Also in Minnesota, keeping the traffic flowing is more important than the ability to nonviolently protest: A bill there would triple the fine for taking part in a blockade of a roadway from $1000 to $3000 and lengthen the prison term from 90 days to a year.

An early version of a bill under consideration in Indiana called on police to clear any roadway blocked by protesters within 15 minutes by "any means necessary."

That's not good enough for Iowa and Mississippi, where proposals would make blocking a highway a felony, subject to up to five years in prison.

That's nothing, says North Dakota: We would exempt a driver from liability if they injure or kill a protester taking part in a blockade of a street or highway - provided only that it was done "accidentally," as if they hadn't noticed the traffic backup or this large group of people in the road.

That bill failed to pass out of the House by what in a sane world would be the shockingly close vote of 50-41. But meanwhile, Florida and Tennessee have bills with the same "kill a protester, no problem" idea under consideration.

Now, it's important to note that not all of these efforts succeeded or will succeed: A number of them never got out of committee, some others failed to pass, some others got through one house of a bicameral state legislature only to die in the other. Maybe ultimately none of them will pass.

It is also true that a number of these bills, even were they to be passed into law, would not survive a Constitutional challenge.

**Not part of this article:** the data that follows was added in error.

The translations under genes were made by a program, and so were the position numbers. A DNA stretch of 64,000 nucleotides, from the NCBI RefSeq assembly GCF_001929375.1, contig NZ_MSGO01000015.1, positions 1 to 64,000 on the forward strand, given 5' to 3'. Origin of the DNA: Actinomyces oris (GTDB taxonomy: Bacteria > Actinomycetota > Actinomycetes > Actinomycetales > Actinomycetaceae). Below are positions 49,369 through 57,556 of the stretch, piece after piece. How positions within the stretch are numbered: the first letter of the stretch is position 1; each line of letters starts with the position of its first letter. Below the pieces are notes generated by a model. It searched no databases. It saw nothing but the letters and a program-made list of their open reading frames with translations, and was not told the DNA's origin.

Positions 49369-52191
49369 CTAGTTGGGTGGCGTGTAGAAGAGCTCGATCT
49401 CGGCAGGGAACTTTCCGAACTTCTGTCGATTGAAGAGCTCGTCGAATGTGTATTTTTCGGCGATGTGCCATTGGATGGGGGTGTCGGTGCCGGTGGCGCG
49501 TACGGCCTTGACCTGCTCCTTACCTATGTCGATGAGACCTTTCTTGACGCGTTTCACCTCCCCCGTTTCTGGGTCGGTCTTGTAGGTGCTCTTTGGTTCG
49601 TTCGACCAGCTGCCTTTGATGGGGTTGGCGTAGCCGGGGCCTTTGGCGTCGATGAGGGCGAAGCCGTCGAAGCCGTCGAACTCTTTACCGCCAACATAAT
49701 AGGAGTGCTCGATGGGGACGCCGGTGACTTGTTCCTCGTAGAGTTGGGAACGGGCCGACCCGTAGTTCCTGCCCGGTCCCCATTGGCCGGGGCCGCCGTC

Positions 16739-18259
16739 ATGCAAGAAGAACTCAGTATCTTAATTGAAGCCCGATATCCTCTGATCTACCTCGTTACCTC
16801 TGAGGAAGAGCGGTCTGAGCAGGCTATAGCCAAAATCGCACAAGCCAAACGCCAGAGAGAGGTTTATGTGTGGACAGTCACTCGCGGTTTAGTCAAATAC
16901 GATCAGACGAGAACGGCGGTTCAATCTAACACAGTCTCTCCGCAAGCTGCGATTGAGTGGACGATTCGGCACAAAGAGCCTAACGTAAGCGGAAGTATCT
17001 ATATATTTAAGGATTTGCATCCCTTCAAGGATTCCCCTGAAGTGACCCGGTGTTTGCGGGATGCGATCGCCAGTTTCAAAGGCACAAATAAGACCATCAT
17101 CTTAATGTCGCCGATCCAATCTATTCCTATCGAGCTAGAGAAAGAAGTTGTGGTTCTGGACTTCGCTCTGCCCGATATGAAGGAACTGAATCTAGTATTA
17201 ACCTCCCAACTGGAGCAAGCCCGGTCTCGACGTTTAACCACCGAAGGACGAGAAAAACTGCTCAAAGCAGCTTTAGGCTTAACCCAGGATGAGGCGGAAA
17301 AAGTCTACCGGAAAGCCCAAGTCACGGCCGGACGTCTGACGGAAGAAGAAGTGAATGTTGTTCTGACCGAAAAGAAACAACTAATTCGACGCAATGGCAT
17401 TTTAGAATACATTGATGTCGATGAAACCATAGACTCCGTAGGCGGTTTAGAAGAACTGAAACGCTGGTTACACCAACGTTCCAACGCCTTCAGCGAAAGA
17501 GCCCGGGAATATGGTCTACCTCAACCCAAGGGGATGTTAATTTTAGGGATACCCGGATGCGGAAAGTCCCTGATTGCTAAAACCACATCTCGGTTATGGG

That doesn't change the fact that these bills have been introduced, considered, debated, supported at least by some. It doesn't change the fact that there is a concerted push to find ways to respond to protests not by embracing their message, not even by considering if they may have a point, but by shutting them down, silencing them by silencing those that would take part in them by threatening them with such severe consequences that they are intimidated from taking part, by, to use a more legalistic term, "chilling" their speech.

And if you have any doubt of that, just remember that Douglas McAdam, a Stanford sociology professor who studies protest movements, notes that this is hardly the first time for this. For example, when the US labor movement became active in the late 19th and early 20th centuries, a number of laws were created "to limit or outlaw labor organizing or limit labor rights."

For another example, in the 1950s, southern states responded to the emerging civil rights movement with "dozens of new bills outlawing civil rights groups, limiting the rights of assembly," and more, "all in an effort to make civil rights organizing more difficult," McAdam said.

Even the wild, laughable charges about "paid protesters" are nothing new.

So yes, this is nothing new, rather, it's what you should expect when the voice of the people rises to challenge the reactionaries. It is their natural reaction, their knee-jerk response, to look for ways to shut us up and shut us down, to make us go away.

But the fact that this is not new doesn't change, in fact it underlines, the fact that these bills comprise an assault on the right to assemble. And it doesn't change, in fact it underlines, the fact that they are an outrage.